IRA's Make Great Gifts
By Paul M. Huber (email@example.com)
December 8, 2000
Foolish (grand)parents, are you having a hard time trying to decide what gifts to give your adult (grand)children for the holidays? Afraid to buy him an article of clothing that may not fit? Hate to buy her expensive jewelry she doesn't like and may never wear? Oh, the frustration of gift giving.
Instead of giving gifts that are here today and gone tomorrow, why not give a Foolish gift that will last a lifetime: an Individual Retirement Account (IRA).
Most young adults have income and could contribute to an IRA. However, at this stage of their lives they are busy purchasing cars and items for their households. Or they simply don't have the vision to see themselves reaching retirement age and will not invest for their long-term financial security. (Did we parents understand the importance of investing when we were young adults?) That is unfortunate, for the earlier they start investing the more wealth they may achieve over a lifetime.
For Foolish (grand)parents who are able and want to help a responsible adult (grand)child get a head-start on a secure financial future, the early IRA is an excellent gift. This is a true win-win situation. The gift-giving (grand)parent receives the benefit of having made all future gift decisions. This is similar to buying a gold necklace with a starter gold bead and then adding more gold beads at each successive gift-giving event. The necklace is an inexpensive start. And successive gifts of gold beads are inexpensive, too. But with the addition of more and more gold beads over the years it builds to a truly valuable gift.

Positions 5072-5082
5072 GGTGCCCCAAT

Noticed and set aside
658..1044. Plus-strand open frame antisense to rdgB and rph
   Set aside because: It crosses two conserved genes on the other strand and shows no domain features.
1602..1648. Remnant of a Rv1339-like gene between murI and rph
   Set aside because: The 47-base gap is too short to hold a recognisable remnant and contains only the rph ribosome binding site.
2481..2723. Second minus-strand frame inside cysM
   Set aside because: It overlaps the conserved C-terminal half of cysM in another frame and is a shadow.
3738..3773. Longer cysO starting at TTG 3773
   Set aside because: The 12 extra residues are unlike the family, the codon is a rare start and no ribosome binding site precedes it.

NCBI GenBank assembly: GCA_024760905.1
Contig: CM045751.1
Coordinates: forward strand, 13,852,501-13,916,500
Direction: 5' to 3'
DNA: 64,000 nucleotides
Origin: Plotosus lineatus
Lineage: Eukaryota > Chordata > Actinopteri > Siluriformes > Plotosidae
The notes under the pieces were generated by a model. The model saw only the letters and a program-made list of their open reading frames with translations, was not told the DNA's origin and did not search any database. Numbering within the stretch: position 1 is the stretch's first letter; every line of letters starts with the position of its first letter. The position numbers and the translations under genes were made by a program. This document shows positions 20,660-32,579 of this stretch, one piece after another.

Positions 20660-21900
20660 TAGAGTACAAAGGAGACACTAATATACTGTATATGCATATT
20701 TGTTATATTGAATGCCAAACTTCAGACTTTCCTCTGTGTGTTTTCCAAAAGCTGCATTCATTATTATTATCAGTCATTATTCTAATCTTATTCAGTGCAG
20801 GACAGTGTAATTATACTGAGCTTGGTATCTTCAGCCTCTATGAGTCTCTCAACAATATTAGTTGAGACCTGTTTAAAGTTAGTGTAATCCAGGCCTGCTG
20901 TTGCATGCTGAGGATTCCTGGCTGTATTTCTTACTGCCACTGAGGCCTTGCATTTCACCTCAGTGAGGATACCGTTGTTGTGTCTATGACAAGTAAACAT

The (grand)child will get started on a wealth-building program and learn the importance of systematic investments. He or she may achieve financial independence within their lifetime. In addition, the (grand)child may qualify for an income tax deduction with a regular IRA that will lower their income tax bill.
The requirements for an IRA gift are simple. The maximum allowable IRA contribution is presently $2,000 per year, provided the (grand)child earned that amount. An IRA may be opened at a mutual fund company, bank, or credit union. The (grand)child should be advised that an IRA is a long-term commitment; any withdrawals from a regular IRA prior to age 59 1/2 are subject to a 10% penalty, in addition to income tax. However, if you opened a Roth IRA, only the 10% penalty may possibly apply.
So what is possible? Invest $2,000 per year starting at age 24, receive the 10% historical long-term return of the stock market, and at age 65 the account will be worth approximately $1,000,000. Now that is truly a Foolish gift that will be long remembered.